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Reading and Language

Home » Articles » Children's Choice »

Tips for Raising a Reader


  • Set aside a consistent time each day for reading aloud. Choose a read-aloud time that fits your family's schedule and stick to it every day. Your child will look forward to this special time together.
  • Encourage your child to choose books that interest him. Your child will be motivated to read if he reads books about topics that interest him, whether it is insects, dragons, or a favorite fiction series.
  • Connect read-aloud choices to everyday activities. When you read and discuss books about things your child has experienced, you help her learn important vocabulary and extend her understanding of experiences.
  • Check out programs at your local public library. Many feature special story times, sing-alongs, and puppet shows during the summer. These programs offer fun opportunities for your child to expand his language- and literacy-related skills.
  • Take books wherever you go. That way, you and your child can enjoy books together wherever you go, whether it's the doctor's office or the barbershop.
  • Read aloud to your reader. As school-aged children become better readers, parents often stop reading aloud to them. However, by reading more difficult books aloud to your reader, you help her learn new vocabulary words, concepts, and ways of telling stories or presenting information. You also enjoy the closeness of sharing a book with your child.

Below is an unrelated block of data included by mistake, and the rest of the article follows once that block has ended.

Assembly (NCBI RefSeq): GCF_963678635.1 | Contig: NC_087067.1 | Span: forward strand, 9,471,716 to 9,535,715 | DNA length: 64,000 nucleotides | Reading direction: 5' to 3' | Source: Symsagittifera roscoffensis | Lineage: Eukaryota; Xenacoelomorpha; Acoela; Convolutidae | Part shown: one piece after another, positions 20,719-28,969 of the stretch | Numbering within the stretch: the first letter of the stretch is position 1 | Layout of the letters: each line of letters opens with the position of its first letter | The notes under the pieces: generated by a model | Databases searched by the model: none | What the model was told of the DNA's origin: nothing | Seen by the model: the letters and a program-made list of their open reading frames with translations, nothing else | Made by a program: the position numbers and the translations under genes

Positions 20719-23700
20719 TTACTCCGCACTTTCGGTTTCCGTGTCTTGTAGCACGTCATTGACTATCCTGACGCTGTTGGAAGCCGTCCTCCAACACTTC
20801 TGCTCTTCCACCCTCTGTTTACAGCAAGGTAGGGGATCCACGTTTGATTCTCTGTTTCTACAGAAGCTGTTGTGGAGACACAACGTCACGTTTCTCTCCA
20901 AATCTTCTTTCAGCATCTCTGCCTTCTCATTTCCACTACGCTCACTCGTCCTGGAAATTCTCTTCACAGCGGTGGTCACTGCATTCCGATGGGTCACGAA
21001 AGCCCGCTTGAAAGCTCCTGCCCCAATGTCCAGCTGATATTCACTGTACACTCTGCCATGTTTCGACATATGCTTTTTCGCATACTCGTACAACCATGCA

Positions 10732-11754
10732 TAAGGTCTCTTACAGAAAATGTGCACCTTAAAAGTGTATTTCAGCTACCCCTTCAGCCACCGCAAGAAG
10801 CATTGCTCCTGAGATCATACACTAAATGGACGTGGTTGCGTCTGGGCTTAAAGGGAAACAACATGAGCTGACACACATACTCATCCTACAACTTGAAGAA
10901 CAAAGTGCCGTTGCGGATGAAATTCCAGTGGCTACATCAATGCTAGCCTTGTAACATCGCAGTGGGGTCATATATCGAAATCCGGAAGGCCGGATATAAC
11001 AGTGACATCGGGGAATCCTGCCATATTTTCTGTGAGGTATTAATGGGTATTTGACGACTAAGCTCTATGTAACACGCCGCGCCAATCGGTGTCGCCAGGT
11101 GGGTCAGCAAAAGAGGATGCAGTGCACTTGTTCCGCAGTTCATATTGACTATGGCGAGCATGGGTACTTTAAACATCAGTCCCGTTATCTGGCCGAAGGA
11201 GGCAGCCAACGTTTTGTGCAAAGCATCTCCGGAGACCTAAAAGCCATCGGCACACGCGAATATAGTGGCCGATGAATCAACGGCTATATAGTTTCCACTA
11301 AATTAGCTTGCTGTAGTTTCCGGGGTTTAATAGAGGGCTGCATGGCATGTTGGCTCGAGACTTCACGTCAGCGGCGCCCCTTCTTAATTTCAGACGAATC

• Encourage your child to write and draw about books. By doing this, you help your child focus on the aspects of the book that are meaningful for him, while extending his understanding of the stories he reads.
  • Talk to your child about the book she reads. Encourage your child to share her ideas about the books that you read together. Remember though, that asking very open-ended questions might not lead very far. For example, asking, "Why did you like the book?" might result in a shrug or "I don't know." Focusing on specific aspects of the book, however, can help generate more meaningful conversation. For example, by asking, "Does the teacher in the story remind you of your teacher? How?" or "What part of the story made you think that the dog would be safe in the end?" can lead to more sharing.
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